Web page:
I’m sitting at my desk. I have one thing to do.
If that thing I have to do is on my desk and nothing else, it’s easier to focus because that’s all there is. Even if the task is difficult or boring, not having distractions increase my chances for success. By a lot.
My mom used to say a messy desk is a messy mind. Keeping the clutter off is a never-ending job, but luckily, almost entirely within anyone’s control.
I’m trying to get my six-year-old son to love reading. I tell him it’s a superpower, a way to make all areas of his life better.
He’s not convinced by that argument.
So I try a different approach. When he gets stuck during a trading card or video game, I show him how reading certain words will allow him to play better. I stimulate his curiosity about an exhibit when we’re in a museum, then point to the display’s sign that explains what it is. I allow him to fiddle with a map-based app on a computer, then point to unfamiliar words on the screen that would enhance his usage.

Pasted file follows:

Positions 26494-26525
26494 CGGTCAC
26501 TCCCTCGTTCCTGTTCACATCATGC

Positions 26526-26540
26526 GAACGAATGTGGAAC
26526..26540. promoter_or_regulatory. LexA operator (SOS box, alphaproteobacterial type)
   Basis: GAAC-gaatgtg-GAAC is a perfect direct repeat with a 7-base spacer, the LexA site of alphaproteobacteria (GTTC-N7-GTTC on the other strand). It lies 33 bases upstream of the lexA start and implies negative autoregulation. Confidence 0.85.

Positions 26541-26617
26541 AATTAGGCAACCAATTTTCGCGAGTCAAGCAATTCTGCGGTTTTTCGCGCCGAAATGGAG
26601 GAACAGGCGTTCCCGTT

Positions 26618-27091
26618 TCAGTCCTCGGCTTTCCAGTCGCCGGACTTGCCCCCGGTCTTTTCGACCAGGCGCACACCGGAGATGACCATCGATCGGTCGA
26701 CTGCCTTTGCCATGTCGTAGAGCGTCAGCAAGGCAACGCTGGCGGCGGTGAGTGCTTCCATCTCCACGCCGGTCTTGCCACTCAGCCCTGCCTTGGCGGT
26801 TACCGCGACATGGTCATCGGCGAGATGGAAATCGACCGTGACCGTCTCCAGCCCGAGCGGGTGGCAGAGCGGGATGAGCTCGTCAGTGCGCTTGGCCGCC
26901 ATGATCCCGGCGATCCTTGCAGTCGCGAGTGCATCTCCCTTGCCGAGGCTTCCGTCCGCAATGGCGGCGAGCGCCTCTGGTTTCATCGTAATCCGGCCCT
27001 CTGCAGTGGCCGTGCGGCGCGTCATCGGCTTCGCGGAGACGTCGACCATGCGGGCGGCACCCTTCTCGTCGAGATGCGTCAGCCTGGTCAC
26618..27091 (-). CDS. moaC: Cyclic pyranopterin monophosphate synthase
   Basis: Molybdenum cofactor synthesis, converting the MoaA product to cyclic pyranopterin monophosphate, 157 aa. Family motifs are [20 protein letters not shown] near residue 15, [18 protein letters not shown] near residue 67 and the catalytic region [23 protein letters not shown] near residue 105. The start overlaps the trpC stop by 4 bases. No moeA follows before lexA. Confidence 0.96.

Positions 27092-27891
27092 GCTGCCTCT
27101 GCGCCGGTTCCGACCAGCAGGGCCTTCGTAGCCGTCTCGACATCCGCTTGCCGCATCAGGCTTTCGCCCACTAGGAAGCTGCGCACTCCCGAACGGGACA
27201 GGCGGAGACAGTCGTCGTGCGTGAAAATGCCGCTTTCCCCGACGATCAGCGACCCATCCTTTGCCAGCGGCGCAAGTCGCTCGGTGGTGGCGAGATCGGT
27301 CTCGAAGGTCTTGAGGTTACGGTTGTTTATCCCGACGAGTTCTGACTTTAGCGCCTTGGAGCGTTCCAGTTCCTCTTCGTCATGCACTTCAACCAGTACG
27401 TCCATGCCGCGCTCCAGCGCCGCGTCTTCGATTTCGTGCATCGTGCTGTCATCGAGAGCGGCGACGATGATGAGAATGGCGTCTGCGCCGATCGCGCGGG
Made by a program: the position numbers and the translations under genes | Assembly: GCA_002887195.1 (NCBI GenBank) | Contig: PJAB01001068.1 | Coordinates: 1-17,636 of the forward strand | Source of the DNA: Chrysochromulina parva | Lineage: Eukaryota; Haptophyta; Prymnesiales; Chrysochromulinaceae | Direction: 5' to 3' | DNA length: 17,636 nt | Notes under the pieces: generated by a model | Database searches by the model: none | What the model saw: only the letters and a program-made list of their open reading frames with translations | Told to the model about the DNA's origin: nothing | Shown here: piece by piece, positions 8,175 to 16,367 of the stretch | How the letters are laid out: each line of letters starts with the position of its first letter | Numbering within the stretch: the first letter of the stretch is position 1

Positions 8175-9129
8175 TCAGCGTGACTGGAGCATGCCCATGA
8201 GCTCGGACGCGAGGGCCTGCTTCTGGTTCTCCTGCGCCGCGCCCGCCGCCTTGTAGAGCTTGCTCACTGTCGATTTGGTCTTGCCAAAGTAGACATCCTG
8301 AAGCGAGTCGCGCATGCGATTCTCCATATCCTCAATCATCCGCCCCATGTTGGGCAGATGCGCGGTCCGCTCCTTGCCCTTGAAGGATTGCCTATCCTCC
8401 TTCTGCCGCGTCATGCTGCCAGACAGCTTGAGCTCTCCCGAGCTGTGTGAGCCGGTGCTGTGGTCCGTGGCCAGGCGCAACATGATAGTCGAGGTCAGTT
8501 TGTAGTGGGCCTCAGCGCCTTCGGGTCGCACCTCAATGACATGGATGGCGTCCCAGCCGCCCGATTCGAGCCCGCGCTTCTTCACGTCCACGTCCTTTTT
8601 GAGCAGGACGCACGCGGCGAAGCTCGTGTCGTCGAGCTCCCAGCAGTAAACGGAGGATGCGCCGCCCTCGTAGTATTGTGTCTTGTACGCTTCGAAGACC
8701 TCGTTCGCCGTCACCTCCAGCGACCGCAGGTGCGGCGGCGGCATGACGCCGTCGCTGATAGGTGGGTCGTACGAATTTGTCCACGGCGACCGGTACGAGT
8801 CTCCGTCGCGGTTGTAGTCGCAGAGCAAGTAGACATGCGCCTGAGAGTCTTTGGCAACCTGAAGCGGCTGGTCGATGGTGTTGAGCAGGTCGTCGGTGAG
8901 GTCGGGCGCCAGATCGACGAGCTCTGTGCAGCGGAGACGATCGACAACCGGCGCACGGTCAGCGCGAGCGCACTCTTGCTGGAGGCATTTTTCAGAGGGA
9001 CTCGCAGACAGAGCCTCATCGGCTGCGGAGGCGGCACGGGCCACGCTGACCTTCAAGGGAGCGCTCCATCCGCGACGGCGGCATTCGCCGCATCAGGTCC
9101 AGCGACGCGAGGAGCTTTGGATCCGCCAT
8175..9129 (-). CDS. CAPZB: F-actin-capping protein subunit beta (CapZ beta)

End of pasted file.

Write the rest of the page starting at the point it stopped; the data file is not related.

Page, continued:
Being pitched a theoretical benefit isn’t the same as removing real-life pain. I’m hoping that solving firsthand problems is a huge learning motivator.
When someone says “I don’t know,” there can be two completely different meanings.
There’s the “I don’t know” that accompanies the shrug of the shoulders, when faced with a tough question. It’s the phrase used to deflect responsibility or accountability. They’re words used to end the conversation.
Then there’s the “I don’t know” that comes from honesty and humility. Spoken by a person willing to risk embarrassment by admitting a lack of knowledge, while inviting additional discussion to fill those gaps.
The first type of “I don’t know” embodies a lack of courage. The second type demonstrates an abundance.
I admire people willing to be vulnerable by saying “I don’t know.” We need more of them.
The other day, I was in a check-out line at Target, something I’ve done many times before.